Self-Care for Your Mental Health

March 18, 2020 TJ DeSalvo

The idea of “self-care” for your mental health is a concept that’s thrown around so much lately that it could be considered an obnoxious buzzword. With good reason, whenever a term reaches the “obnoxious buzzword” status, certain segments of the population are inclined not to take it seriously. I don’t want this to happen with the idea of self-care for your mental health, because it is honestly among the most important things you can do to if you’re stricken with anxiety.

What Is Self-Care for Mental Health?

Self-care is, as the name implies, anything you can do that has the primary purpose of improving your health. In the context of this discussion, the focus is on anything that can improve your mental health and emotional wellbeing.

Such a definition is broad by design. Because people are inherently different by nature, what qualifies as self-care will entirely depend on the person in question. I love watching movies as a form of self-care, but someone else’s idea might be to run a 5K, which to me sounds like torture. What’s important is not what the activity is, but how the activity makes you feel while doing it.

Which, I think, brings up an important point: self-care for your mental health is rarely practical. I mentioned that I enjoy watching movies as a form of self-care, but those movies that I will watch are limited to a rather small list of things I’ve likely seen dozens of times. Watching a movie for the fifth-dozen time may seem like a pointless exercise, but remember, the primary purpose of watching them is no more or less than because, for whatever reason, these films make me feel calm and secure. When it comes to self-care, that should be the sole priority.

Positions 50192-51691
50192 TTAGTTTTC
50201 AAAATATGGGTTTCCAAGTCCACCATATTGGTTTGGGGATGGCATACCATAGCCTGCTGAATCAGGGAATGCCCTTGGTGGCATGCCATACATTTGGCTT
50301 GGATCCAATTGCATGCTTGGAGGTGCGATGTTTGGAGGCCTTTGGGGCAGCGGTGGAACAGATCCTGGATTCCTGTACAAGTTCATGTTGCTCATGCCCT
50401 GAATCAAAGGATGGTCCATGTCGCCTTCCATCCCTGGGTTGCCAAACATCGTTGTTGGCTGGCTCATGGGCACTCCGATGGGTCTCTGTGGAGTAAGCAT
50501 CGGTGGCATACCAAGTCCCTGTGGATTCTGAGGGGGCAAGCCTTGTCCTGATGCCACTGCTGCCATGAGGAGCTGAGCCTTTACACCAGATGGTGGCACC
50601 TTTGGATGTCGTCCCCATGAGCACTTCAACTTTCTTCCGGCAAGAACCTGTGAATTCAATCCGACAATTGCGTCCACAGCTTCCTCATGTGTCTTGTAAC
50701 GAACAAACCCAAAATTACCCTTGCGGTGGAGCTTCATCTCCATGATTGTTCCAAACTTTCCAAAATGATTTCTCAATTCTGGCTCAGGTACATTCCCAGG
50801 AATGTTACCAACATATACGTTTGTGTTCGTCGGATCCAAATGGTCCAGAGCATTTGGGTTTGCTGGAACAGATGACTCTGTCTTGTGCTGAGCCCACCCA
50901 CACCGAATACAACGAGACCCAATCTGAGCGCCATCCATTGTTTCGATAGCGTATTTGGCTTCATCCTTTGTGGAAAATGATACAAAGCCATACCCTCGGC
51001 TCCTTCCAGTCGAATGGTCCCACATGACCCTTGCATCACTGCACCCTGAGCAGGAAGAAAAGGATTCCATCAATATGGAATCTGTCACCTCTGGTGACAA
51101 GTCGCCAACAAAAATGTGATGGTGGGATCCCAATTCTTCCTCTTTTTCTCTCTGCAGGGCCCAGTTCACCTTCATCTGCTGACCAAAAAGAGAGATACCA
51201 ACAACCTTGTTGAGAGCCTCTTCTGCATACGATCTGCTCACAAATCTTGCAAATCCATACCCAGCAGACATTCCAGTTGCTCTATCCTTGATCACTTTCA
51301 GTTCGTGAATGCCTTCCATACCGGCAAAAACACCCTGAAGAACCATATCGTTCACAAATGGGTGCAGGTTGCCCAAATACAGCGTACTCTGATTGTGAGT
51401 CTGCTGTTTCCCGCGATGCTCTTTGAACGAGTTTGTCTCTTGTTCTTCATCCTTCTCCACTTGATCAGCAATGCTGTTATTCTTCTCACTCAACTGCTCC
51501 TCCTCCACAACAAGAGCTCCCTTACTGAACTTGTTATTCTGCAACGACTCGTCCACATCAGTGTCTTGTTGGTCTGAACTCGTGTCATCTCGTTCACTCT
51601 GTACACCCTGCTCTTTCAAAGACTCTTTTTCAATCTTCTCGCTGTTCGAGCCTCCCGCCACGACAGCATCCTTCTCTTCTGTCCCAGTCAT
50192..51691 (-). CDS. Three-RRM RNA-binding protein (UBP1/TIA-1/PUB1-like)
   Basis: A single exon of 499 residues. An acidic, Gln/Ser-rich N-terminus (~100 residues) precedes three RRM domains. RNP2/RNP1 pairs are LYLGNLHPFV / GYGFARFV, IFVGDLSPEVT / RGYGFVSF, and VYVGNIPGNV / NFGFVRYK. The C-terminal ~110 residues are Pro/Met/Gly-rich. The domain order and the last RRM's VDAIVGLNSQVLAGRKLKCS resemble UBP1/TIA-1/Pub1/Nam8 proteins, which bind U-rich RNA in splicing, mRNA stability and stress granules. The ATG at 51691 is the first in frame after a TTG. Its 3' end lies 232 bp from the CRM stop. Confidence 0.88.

How to Monitor Your Self-Care for Mental Health

One thing that should be mentioned in any discussion of self-care for your mental health is the inherent danger of it transforming into something actively harmful. Self-care is meant, to a certain point, to be somewhat indulgent, because you’re doing something that is meant to improve your wellbeing without regard to much else.

This has the potential to transform into something much darker if not given adequate attention. I’ll use my love of watching movies from earlier as an example: it really helps to watch one of those select few films for the benefit of my mental health. But if I spent all day, every day, watching those films without doing anything else, that’s a problem ("Binge-Watching Television While Coping with Depression"). At that point, I would argue that it crosses the line from self-care to actively self-destructive behavior because I don’t care how good your method of self-care makes you feel, if you continue to focus on it to the exclusion of everything else in your life, you’re hurting yourself in the long run.

Remember, self-care for your mental health is meant to help you get back to feeling normal on a mental/emotional level. Doing nothing but that thing isn’t normal.

APA Reference
DeSalvo, T. (2020, March 18). Self-Care for Your Mental Health, HealthyPlace. Retrieved on 2024, July 21 from

Author: TJ DeSalvo

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